U.S. Army Corps of Engineers Ensures Safe Boat Handling


By The Maritime Executive 07-07-2019 04:00:00

Safe boat launching and recovery were at the heart of the decision to select the first compact F-10000 workboat davit ever to be specified by a U.S.-based customer, according to supplier Vestdavit. The davit system entered service in April following the completion of an extensive retrofit project carried out by Bay Ship and Yacht Co., California, on board the U.S. Army Corps of Engineers trailing suction hopper dredger Yaquina.
Vestdavit has some 200 of its high performance davits in operation with U.S.-based customers. However, in replacing and existing unit, the F-10000 contract represents a breakthrough for a compact dual point davit capable of launching a 27-foot length work boat on a daily basis from a 1980s-built dredger which is itself only 200 foot in length. 

In addition to its space-saving footprint, the 10,000 kg load-bearing F-10000 davit benefits from safety and comfort features delivered as standard by Vestdavit, including a dynamic shock absorber system, a constant tension winch and anti-sway guide arms.  

The U.S. Army Corps of Engineers breakthrough builds on Vestdavit’s existing strong regional reputation and vindicates a decision to open a U.S. subsidiary office in Seattle last year, according to Magnus Oding, General Manager Vestdavit USA.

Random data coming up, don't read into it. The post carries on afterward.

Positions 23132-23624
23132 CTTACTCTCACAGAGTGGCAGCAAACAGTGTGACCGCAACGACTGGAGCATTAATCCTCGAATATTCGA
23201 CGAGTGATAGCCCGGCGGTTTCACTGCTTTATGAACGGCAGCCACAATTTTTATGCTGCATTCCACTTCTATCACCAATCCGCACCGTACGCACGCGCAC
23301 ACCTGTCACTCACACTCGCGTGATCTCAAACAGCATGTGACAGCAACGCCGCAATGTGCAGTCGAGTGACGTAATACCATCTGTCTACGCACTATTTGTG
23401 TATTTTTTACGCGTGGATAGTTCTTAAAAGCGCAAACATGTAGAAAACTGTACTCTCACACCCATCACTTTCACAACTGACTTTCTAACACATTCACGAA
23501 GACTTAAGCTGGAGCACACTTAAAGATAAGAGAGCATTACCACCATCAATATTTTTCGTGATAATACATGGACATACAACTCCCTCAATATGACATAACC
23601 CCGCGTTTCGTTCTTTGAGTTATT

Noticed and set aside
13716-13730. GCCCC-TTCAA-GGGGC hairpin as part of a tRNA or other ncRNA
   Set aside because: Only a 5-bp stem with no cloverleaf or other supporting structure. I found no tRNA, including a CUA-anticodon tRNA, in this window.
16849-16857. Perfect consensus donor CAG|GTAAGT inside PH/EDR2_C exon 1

“Our davit systems are already widely used by the U.S. Navy, the U.S. Coast Guard, the National Oceanic and Atmospheric Administration (NOAA), and in the offshore oil industry among others,” he says. “We plan to expand after sales support in the U.S. and grow locally-based service team numbers to make OEM servicing more available and affordable.

The complete refurbishment of Yaquina involved the overhaul of main propulsion and auxiliary plant, dredge equipment renewal, hull cleaning and coating, in a project that included two months in drydock. Based in Portland, Oregon, the 2,943dwt dredger’s mission is to maintain federal navigation channels in the Pacific Northwest. According to the U.S. Army Corps of Engineers figures, 3.5-4.5 million cubic yards of material is dredged from the mouth of the Columbia River each year.

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